An Ocean Voyage and a Rising Tide of Activism to Fight Plastic Pollution By Marcus Eriksen
Guest speakers David de Rothschild, Charles Moore, Mark Cappellano, Anna Cummins and more to be announced
When: Thursday, November 2, 2017, at Patagonia Santa Monica. Door Open 7 pm, presentation 7:30 pm, press Interviews 6 pm
What: Patagonia Santa Monica hosts Junk Raft Book Launch with environmental organizations The 5 Gyres Institute and Surfrider LA to talk about the global health crisis of plastic pollution.
Who should attend: Press, ocean enthusiasts, teachers, students, activists & concerned citizens.
Where: Patagonia Santa Monica, 1344 4th St., Santa Monica, California 90401, Phone: (310) 395-6895. Parking available in public lot next door. Free raffle ticket given to everyone who brings a reusable cup, rides a bike, walks, carpools or takes public transportation.
About Junk Raft
In 2008 Marcus Eriksen, along with his friend and sailing partner Joel Paschal, set off on a three-month voyage from California to Hawaii, crossing the ocean on a homemade raft made from plastic soda bottles and an old airplane. With no motor or support vessel, they simply drifted with the same currents that carry trash to the mid-ocean gyres. A scientific researcher and activist focused on plastic marine pollution, Eriksen embarked on the journey in an attempt to draw public attention to the scale and impact of plastic pollution in the world’s oceans.
In Junk Raft: An Ocean Voyage and a Rising Tide of Activism to Fight Plastic Pollution, Eriksen recalls the harrowing trip, recounting how the pair endured severe weather, damage to their raft, and near disaster along the way. But Eriksen shares more than just his adventure at sea. The book is a call to action for consumers to fight back against the harm the plastics industry is causing to environmental and human health, and an appeal for plastic producers and product manufacturers to take responsibility for the unsustainable plastic products and packaging they make.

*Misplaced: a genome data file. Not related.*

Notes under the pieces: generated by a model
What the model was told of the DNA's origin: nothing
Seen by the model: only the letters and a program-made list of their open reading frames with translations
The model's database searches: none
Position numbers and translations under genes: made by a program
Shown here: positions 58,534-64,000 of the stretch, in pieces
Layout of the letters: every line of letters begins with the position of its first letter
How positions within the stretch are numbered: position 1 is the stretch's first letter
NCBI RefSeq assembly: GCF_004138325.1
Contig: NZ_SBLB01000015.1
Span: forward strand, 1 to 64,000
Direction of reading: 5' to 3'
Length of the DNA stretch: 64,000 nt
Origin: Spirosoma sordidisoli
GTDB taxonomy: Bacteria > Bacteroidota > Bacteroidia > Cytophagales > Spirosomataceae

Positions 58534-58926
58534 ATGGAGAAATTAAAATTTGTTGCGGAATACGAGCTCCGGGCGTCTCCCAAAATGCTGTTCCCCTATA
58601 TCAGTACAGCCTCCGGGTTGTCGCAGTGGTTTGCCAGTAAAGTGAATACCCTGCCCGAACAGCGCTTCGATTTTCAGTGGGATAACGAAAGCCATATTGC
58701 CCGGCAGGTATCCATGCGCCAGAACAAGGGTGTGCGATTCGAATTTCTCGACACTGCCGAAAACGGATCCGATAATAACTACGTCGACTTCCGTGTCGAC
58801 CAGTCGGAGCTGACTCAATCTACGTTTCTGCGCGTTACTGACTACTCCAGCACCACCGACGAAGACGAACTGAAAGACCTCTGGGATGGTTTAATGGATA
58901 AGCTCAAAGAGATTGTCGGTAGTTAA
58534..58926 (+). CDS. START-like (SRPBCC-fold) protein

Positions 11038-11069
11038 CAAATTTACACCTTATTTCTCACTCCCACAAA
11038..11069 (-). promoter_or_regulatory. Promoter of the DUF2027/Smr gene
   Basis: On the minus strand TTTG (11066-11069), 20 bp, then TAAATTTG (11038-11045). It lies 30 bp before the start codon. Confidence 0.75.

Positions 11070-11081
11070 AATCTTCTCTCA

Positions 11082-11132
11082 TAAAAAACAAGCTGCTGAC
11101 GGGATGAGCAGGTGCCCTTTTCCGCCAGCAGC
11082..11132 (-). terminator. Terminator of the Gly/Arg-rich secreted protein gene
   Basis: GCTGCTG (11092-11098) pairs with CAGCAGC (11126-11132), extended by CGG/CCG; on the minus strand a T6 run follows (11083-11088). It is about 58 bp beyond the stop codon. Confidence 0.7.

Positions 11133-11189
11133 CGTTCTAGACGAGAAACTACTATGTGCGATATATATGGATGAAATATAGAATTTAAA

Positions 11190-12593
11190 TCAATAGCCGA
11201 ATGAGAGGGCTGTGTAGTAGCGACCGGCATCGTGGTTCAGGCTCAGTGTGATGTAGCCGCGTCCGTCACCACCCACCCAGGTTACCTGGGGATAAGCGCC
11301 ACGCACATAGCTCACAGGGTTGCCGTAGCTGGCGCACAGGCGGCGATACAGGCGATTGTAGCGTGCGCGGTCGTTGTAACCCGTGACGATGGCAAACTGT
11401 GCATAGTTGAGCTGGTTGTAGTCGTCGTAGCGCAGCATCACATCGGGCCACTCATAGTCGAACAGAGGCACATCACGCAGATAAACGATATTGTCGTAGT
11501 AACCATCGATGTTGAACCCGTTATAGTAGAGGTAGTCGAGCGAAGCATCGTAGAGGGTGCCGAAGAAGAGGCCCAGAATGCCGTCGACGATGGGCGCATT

Junk Raft weaves the story of a journey across the Pacific Ocean into a revealing exposé about plastics pollution and environmental justice. In addition to presenting examples of countries like Chile and Taiwan, where updated trash management systems have improved pollution and saved money, Eriksen also provides concrete, actionable solutions to help activists and engaged citizens respond to this environmental crisis. He believes that working toward zero-waste and weaving end-of-life design into new products, and finding better ways to deal with current ‘junk’ is possible, and should be the goal. He also urges manufacturers to take responsibility for their actions, balance the ‘profit motive’ with company values about how we treat the living world and each other. “I have tremendous hope,” Eriksen writes. “I am confident that we possess the collective intelligence and will to overcome the course that was set in the last century.”
Guest speakers David de Rothchild, Algalita’s Charles Moore, Mark Cappellano, Anna Cummins and others featured in the book will read and engage in conversation with Eriksen about their journey in the fight against plastic pollution. Attendees will be invited to a Q&A with Eriksen and guest speakers at the end of the presentation.
About the Author
Marcus Eriksen is the Executive Director of Leap Lab, a science center committed to sustainable cities. He’s also the director of research for the 5 Gyres Institute, an environmental science and advocacy nonprofit organization that he founded with his wife, Anna Cummins, in 2009. With firsthand experience on more than twenty ocean-crossing expeditions, he has written extensively on the impact of plastic pollution in the world’s oceans and has published research on the distribution of plastics in the subtropical gyres. He is the author of My River Home: A Journey from the Gulf War to the Gulf of Mexico.
About 5 Gyres
The 5 Gyres Institute discovered plastic microbeads in 2012 and campaigned for a successful federal ban in 2015. Through ocean expeditions, the organization was first to research plastic in all five subtropical gyres, and published the first Global Estimate of Plastic Pollution in 2014, finding nearly 270,000 tons and 5.25 trillion pieces of “plastic smog” worldwide. 5 Gyres, a 501(c)(3) non-profit, has been in special consultative status with the United Nations Economic and Social Council since 2017. www.5gyres.org